Let us start with the obvious point: the Prime Minister has welcomed the report, but is powerless to implement it. Never have I seen a sight so pitiful as the Prime Minister lobbying her own Government. Are there any recommendations in the report that the Secretary of State has the power to adopt now or ever, or will every decision be deferred until the spending review or, perhaps more accurately, until the Conservative party has a new leader and presumably a new Chancellor?

As it stands, the Government have now wasted two years on a review to reach the blindingly obvious conclusion that, as the Prime Minister now admits, abolishing maintenance grants was a huge mistake. If only she could have done something about it. Can the Secretary of State at least assure the House that he wants them restored, and guarantee a decision in time for the next cohort of students? The review also proposes extending more maintenance support to lifelong learning across the board—a point that we would echo. Can he guarantee to consider that, and can he tell us whether it would apply to part-time students?

Decisions need to be made on funding. The outgoing Prime Minister promised that austerity is over, but there is every danger it will continue in tertiary education. Presumably, the Secretary of State accepts that a cash freeze in funding for universities means a real-terms cut. Is the tokenistic fee cut pushed by the Prime Minister not the worst of both worlds, as institutions will have their hands tied on funding while students will still be graduating with tens of thousands of pounds of debt? Is there any guarantee that universities will not simply be left to bear the burden of a cut to fees that mostly helps higher-earning, mostly male graduates at the expense of middle earners? Can he assure us that any such proposal will have an equality impact assessment?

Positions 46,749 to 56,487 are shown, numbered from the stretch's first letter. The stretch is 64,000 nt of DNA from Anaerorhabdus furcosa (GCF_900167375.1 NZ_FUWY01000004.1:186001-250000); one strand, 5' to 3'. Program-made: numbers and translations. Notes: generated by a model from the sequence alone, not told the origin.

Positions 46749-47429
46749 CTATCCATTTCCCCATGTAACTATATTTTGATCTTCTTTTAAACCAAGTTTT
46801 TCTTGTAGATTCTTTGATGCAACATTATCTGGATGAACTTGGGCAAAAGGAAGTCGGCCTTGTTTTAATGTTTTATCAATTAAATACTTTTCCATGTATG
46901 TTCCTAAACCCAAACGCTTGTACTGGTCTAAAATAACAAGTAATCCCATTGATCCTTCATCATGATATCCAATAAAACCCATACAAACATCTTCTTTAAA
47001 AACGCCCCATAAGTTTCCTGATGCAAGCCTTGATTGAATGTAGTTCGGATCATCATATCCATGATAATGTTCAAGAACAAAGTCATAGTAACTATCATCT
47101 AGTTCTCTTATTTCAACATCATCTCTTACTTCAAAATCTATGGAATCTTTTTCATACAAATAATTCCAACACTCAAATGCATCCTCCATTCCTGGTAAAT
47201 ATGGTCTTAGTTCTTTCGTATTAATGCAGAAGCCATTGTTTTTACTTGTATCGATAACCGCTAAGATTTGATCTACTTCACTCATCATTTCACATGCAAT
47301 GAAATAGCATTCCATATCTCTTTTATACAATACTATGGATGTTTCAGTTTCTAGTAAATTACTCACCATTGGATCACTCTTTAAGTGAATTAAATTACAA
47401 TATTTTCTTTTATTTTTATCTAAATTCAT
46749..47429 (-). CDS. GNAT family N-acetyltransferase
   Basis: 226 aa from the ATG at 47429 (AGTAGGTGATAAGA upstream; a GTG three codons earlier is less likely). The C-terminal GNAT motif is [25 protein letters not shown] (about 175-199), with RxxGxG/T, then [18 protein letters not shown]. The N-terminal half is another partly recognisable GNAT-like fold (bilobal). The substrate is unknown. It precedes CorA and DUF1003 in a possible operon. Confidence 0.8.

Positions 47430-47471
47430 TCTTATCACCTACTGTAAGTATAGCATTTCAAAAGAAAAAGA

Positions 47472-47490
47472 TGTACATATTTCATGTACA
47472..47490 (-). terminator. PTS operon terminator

Does the Secretary of State really want graduates to spend 40 years—almost all their working life—paying off their student debt? Is that what we want for our young people? What is the Secretary of State doing about interest rates that have increased, under his Government’s watch, to over 6% a year?

What are the implications for the devolved nations? How have they been considered? The Secretary of State spoke about the value of degrees. How will that value be assessed? How does he value, for example, courses that lead to vital public sector jobs that are, frankly, underpaid? Does our society as a whole not benefit from all of us having access to learning? Adult education is vital to our economy and society. Who will decide which courses qualify, and how far will the new funding go given the terrible toll of cuts to adult education since 2010?

The review, rightly, acknowledges as a central point the need to reinvest in further education and to integrate the whole system. Does the Secretary of State accept that the base rate funding cut to further education and funding 18-year-olds at a lower rate than 17-year-olds were both crucial mistakes? Underlying all those issues is the threat that instead of investing in the whole system, the Government will play universities and colleges off against each other—the very opposite of the collaboration and integration that is needed. Can the Secretary of State guarantee that he would not rob Peter to pay Paul by transferring resources, but would instead secure proper investment in both sectors? The report is a missed opportunity to re-examine the failures of the past decade’s free market experiment in education. Can the Secretary of State give us any reassurance that yet more college closures are not on the way?